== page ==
Yes, you can do some asphalt repairs yourself. Small cracks can be patched. Potholes and sinkholes can also be repaired. Your local hardware store should sell products ideal for these types of repairs.

Will an asphalt driveway stand up to the elements?

Yes. Asphalt is actually an excellent choice for tough elements, particularly cold. It stands up well to below freezing temperatures, salt, and deicer. It’s designed to perform well in rain and snow as well.

How wide should an asphalt driveway be?

A standard SUV or pickup truck will require a 10 ft driveway. Most asphalt contractors recommend the driveway be at least 10-12 feet wide. Narrower driveways will be difficult to maneuver on, even for small vehicles. It’s also important to stay off the edges of the asphalt, so you’ll need extra width on the sides to allow for this.

How thick should an asphalt overlay be on a driveway?

An asphalt overlay should be two inches thick to allow proper bonding with the surface and prevent cracking. When compared to a new asphalt driveway, which requires 8 to 10 inches of asphalt, it’s much more cost-effective.

What’s the difference between overlay only and mill and overlay?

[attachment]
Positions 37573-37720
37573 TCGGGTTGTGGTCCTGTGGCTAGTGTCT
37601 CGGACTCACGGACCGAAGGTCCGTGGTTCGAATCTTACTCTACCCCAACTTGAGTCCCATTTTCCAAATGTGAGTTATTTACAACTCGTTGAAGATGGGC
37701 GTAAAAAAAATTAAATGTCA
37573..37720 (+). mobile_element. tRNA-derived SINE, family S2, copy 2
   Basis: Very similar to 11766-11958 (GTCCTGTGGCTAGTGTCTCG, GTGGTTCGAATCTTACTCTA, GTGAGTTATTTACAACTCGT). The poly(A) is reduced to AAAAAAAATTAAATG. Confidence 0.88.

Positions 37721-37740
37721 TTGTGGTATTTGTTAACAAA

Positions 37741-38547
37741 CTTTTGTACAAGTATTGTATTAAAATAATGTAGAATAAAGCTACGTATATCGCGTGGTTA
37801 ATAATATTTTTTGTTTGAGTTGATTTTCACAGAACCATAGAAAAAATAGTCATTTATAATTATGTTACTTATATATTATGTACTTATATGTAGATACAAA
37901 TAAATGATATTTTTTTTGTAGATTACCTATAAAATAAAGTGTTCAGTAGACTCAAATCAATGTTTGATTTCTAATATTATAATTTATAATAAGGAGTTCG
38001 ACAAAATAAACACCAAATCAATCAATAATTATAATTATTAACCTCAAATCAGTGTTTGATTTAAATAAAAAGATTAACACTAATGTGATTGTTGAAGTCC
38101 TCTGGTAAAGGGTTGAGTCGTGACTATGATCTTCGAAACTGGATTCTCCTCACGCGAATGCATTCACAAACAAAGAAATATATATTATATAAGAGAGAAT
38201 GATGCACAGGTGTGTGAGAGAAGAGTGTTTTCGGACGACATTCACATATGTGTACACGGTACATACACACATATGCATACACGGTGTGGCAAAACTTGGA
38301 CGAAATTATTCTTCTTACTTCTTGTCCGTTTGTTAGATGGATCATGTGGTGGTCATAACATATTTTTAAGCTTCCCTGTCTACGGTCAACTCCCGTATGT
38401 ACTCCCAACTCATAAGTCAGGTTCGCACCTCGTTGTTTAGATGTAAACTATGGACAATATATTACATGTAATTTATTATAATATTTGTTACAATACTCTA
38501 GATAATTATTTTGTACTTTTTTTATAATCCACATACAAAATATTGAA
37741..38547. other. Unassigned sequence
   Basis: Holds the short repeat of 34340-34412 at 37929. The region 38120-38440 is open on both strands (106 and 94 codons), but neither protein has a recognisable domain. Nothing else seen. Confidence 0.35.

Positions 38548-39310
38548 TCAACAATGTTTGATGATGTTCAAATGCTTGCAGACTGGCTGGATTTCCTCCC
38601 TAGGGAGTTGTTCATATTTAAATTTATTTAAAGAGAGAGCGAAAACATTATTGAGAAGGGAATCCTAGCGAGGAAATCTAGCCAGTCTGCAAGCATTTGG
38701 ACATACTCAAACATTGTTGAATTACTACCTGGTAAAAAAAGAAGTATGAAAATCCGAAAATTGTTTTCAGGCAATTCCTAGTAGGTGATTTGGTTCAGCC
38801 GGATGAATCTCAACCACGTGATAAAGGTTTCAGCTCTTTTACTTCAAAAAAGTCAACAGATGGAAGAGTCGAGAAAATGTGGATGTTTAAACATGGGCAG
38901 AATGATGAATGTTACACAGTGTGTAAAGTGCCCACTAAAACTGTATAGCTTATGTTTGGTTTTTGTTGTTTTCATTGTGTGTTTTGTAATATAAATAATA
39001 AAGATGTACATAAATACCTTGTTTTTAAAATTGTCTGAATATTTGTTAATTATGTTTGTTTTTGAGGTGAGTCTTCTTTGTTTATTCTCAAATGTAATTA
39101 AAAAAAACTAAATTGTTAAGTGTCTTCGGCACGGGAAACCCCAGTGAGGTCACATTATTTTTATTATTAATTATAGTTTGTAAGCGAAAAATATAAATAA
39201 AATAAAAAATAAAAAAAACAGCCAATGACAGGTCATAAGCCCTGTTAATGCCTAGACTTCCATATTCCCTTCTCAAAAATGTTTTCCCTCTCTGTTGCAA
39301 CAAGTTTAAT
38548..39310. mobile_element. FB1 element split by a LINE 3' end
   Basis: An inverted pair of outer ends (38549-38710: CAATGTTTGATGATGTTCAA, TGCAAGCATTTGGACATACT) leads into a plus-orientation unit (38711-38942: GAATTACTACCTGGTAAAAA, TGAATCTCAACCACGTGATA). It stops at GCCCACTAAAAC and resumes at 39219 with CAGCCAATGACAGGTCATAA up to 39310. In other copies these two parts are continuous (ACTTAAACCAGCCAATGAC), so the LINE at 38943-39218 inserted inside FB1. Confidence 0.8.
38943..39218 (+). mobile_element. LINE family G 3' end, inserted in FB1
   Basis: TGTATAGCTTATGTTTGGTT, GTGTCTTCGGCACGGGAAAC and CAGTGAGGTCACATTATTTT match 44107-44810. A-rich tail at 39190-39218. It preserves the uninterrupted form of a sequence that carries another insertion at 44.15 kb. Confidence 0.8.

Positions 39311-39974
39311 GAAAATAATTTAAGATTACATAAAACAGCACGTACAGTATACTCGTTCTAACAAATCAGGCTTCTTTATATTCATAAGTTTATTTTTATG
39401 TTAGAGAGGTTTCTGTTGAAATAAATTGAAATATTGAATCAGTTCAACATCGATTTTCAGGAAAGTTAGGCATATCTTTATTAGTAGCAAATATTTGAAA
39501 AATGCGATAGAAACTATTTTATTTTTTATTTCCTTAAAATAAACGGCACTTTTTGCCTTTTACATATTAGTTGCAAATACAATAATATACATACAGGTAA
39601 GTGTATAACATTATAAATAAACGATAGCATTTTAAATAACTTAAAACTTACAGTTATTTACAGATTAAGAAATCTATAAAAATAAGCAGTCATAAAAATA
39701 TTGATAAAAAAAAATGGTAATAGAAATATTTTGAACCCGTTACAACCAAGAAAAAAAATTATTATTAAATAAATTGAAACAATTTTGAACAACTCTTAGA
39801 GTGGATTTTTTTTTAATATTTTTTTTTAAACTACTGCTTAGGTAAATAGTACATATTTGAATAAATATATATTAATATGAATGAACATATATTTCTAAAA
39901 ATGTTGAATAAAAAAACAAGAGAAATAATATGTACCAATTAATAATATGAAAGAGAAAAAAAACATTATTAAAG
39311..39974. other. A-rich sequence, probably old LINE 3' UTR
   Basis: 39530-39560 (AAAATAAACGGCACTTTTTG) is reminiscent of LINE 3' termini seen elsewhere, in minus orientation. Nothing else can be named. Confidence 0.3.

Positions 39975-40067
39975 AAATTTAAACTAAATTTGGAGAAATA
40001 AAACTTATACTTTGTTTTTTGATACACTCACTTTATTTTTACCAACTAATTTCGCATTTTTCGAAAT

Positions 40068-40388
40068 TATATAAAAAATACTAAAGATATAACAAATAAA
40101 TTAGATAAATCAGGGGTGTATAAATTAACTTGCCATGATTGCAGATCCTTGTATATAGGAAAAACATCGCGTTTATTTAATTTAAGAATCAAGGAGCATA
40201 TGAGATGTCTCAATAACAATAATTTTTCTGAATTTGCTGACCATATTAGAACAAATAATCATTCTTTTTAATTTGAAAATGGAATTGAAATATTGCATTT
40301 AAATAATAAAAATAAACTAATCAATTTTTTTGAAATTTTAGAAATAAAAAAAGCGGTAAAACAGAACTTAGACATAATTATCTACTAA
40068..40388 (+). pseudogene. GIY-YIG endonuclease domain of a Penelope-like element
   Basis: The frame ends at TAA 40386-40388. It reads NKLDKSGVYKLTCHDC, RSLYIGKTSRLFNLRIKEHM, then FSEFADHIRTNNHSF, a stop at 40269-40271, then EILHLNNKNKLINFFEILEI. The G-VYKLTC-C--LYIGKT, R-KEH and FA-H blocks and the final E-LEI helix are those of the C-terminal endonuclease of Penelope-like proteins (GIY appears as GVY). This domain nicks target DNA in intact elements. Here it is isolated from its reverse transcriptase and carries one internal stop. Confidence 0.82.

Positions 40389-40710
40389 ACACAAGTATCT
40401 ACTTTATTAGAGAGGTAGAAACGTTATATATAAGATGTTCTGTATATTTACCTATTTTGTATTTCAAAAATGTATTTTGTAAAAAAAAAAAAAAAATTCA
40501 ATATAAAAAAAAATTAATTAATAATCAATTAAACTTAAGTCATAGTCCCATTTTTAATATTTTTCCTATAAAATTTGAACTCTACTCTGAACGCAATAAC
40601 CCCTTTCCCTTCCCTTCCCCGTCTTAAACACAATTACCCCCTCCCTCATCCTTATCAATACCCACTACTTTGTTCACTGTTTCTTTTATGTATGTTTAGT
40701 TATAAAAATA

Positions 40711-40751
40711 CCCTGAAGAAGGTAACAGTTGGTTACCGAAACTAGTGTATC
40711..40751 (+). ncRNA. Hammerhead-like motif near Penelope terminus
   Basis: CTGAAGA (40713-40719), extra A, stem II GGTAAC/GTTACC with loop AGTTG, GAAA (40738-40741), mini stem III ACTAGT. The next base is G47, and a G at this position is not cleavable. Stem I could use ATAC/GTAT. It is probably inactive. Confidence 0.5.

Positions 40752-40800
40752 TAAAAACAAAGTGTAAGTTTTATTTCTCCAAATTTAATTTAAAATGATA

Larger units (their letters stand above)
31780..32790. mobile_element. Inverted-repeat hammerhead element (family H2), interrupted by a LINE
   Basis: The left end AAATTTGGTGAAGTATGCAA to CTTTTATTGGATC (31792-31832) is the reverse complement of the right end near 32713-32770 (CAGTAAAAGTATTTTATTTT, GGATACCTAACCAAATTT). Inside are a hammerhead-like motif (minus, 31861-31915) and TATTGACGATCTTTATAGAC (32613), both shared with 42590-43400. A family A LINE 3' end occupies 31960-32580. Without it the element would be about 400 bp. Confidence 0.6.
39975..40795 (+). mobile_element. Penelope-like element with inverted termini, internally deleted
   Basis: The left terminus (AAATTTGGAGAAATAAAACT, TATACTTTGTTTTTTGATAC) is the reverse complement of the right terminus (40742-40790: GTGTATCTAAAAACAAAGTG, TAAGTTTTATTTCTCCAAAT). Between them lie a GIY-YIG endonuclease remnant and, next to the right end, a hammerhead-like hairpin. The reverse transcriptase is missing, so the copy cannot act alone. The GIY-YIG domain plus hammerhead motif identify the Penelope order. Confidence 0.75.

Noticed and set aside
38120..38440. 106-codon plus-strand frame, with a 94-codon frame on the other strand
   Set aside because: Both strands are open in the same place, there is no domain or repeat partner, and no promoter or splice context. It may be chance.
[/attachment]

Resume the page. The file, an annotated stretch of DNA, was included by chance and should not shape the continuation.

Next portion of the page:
An overlay pours new asphalt directly on top of the existing driveway. With mill and overlay, the surface is milled prior to applying new asphalt. It’s a good option if there is surface deterioration, square cracking, or drainage issues. Mill and overlay are more expensive than an overlay but less expensive than a new driveway.

How do you know when to apply a sealant?

There’s an easy way to see if you need to reseal your driveway. On a hot sunny day, wet the asphalt with a hose. When the water dries, if it dries quickly and uniformly, the water isn’t soaking into the surface. If you find one area that is taking much longer to dry, water is seeping in, and it’s time to reseal your driveway.

How do you apply asphalt sealant?

Asphalt sealant needs to be applied every 3-5 years. The good news is that this is well within the scope of the average homeowner. The temperature should be 45 degrees Fahrenheit or warmer, and you’ll need at least three days without rain.

First, you’ll need to sweep the driveway. Use a hose and dish soap to clean the driveway of dirt and debris, then let it dry. If there are any cracks, use an asphalt crack sealer and then let it dry before sealing.

Mix the sealant by turning the can upside down. Once the can is opened, stir to ensure proper mixing. Start with one corner, and pour out a small amount of sealer. Spread it on the surface with a squeegee. It’s easiest to do a 10 or 20ft square section at a time. Follow the manufacturers’ directions for how thick to apply the sealant.

Avoid driving on the surface for at least 24 hours once the application is completed.

How long will an asphalt driveway last?

An asphalt driveway will typically last between 15-20 years. It should be several years before cracks begin to develop and repairs are needed.